Solar panels on the roofs of private homes are not a new phenomenon. What is making news however, are the new standards passed by the California Energy Commission in May 2018. The new mandate will require most new homes in California, starting construction after January 1, 2020, to include solar panels in the budget. The new standards also require upgrades in the energy efficiency of insulation, ventilation, and lighting.
“Under these new standards, buildings will perform better than ever, at the same time they contribute to a reliable grid,” said Commissioner Andrew McAllister, who is the Energy Commission’s lead on energy efficiency. “The buildings that Californians buy and live in will operate very efficiently while generating their own clean energy. They will cost less to operate, have healthy indoor air and provide a platform for ‘smart’ technologies that will propel the state even further down the road to a low emissions future.”
As stated on the California Energy Commission website, under the new standards, nonresidential buildings will use about 30 percent less energy due mainly to lighting upgrades. For residential homeowners, based on a 30-year mortgage, the Energy Commission estimates that the standards will add about $40 to an average monthly payment, but save consumers $80 on monthly heating, cooling and lighting bills.
Why would a Texas Architect have anything to say about a mandate in California? Well, what starts in California tends to find it’s way to Texas, eventually. It benefits us to study how the standards in other states are implemented and how they function in reality.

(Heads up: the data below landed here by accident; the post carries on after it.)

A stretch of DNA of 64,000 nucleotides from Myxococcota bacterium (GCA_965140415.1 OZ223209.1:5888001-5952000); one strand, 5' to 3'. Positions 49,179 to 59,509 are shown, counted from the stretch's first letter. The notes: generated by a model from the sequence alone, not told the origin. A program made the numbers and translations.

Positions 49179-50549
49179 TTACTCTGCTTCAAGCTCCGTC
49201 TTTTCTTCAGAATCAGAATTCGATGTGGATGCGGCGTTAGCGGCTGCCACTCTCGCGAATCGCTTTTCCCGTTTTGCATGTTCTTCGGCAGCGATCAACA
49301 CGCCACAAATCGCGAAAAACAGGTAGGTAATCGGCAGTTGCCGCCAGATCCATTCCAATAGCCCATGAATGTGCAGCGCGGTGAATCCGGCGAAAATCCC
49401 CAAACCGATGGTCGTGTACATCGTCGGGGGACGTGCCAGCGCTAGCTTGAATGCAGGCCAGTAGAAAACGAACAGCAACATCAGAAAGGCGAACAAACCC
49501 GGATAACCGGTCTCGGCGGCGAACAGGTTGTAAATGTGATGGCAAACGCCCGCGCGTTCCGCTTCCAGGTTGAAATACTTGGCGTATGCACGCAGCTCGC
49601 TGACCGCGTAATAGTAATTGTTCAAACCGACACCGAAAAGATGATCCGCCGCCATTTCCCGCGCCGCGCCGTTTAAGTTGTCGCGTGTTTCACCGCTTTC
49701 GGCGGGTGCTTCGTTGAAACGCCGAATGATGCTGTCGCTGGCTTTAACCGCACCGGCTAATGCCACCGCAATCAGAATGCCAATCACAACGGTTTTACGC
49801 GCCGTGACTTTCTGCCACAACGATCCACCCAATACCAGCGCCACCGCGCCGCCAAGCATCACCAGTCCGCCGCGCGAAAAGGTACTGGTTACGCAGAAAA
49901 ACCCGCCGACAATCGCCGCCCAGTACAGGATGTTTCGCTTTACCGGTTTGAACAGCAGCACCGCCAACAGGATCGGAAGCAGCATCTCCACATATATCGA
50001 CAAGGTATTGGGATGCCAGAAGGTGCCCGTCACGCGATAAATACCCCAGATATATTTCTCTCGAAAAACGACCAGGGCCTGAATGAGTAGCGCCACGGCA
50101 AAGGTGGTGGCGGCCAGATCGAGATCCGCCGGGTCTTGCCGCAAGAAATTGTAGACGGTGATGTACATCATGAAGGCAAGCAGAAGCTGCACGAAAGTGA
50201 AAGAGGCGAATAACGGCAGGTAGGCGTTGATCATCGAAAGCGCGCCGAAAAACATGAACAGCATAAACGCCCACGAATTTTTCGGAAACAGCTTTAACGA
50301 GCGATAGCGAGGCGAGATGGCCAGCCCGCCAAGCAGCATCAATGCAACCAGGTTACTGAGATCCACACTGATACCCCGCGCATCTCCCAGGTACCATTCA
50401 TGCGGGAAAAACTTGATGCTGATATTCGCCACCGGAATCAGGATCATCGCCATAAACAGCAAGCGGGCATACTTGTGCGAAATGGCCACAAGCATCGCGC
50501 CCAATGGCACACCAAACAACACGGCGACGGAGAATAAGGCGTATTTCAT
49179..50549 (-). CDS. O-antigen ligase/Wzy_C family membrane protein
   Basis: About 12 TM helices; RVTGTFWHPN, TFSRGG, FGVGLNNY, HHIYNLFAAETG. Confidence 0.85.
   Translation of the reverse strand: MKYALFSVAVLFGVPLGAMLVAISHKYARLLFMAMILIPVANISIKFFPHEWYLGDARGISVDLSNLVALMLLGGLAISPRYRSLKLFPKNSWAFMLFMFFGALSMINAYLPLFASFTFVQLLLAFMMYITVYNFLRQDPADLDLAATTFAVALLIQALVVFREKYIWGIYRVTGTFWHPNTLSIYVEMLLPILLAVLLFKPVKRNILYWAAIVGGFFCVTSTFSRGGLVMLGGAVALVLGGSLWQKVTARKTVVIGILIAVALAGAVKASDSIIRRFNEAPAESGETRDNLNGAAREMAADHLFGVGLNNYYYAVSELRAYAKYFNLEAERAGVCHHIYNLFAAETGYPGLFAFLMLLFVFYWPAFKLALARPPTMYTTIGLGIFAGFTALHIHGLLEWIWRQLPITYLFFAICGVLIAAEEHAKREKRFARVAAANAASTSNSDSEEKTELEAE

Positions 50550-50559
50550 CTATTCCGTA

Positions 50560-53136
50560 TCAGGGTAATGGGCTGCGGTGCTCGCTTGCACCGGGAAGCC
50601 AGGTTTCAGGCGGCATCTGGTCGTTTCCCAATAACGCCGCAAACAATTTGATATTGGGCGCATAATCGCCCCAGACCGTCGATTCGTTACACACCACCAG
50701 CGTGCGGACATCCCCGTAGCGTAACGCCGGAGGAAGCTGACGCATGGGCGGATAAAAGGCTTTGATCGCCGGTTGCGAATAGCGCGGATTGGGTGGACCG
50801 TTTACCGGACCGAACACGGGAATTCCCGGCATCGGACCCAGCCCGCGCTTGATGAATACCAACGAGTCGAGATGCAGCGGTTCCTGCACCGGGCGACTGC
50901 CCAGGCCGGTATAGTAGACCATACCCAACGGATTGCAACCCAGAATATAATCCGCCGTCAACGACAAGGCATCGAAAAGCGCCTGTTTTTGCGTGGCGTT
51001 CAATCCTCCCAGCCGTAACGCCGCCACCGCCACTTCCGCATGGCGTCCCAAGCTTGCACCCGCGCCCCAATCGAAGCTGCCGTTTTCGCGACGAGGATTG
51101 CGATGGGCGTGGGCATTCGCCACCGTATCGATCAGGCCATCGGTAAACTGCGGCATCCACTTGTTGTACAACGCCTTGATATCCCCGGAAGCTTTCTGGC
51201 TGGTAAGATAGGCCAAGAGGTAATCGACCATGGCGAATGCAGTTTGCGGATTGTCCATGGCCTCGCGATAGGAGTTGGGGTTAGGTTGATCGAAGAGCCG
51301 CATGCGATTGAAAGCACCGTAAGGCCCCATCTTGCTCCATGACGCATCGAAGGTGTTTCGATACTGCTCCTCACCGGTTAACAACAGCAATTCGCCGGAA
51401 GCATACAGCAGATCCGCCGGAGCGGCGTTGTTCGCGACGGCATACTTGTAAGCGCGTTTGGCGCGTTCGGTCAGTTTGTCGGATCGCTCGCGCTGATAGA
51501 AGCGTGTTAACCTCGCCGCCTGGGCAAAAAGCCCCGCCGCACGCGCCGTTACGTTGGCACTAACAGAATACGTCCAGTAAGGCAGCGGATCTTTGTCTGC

“If and when we are faced with similar requirement here in Texas, we will have to make them our own. Accounting for climate and weather differences, such as the effects of hail storms on solar panels will be part of the considerations.” Hall states.
To read Holly Hall’s comments on the subject, click here to read the article by Troy Camplin on Marketshare.com entitled, “Are Solar Mandates Worth the Tradeoffs? Holly Hall at hpd architecture + interiors Weighs In.”
Holly Hall has had an interest in solar technology since the 1970s. Her final thesis project for her master’s degree focused on an innovative school design using geothermal and solar panel technologies. Holly continues to stay up to date on the developments in solar panel technology. She is pleased to share her knowledge with clients and homeowners when they wish to explore using solar panels and other energy saving techniques in their new homes.
Contact Holly Hall at hpd architecture + interiors if you would like to explore a new home design, a home remodel or addition that makes the most of energy efficient technology, including solar panels.
Laura Davis is a registered architect and interior designer in the state of Texas and Colorado, and a founding member of hpd architecture + interiors. Laura's extensive experience includes residential as well as commercial and retail projects. She also has a particular interest in restoration, holding a certificate in Historic Preservation. She is energized by the character of older homes and the stories of those who have lived there. Responding to the needs of the current owner, while also honoring the personality of the original home is a delicate process to be enjoyed.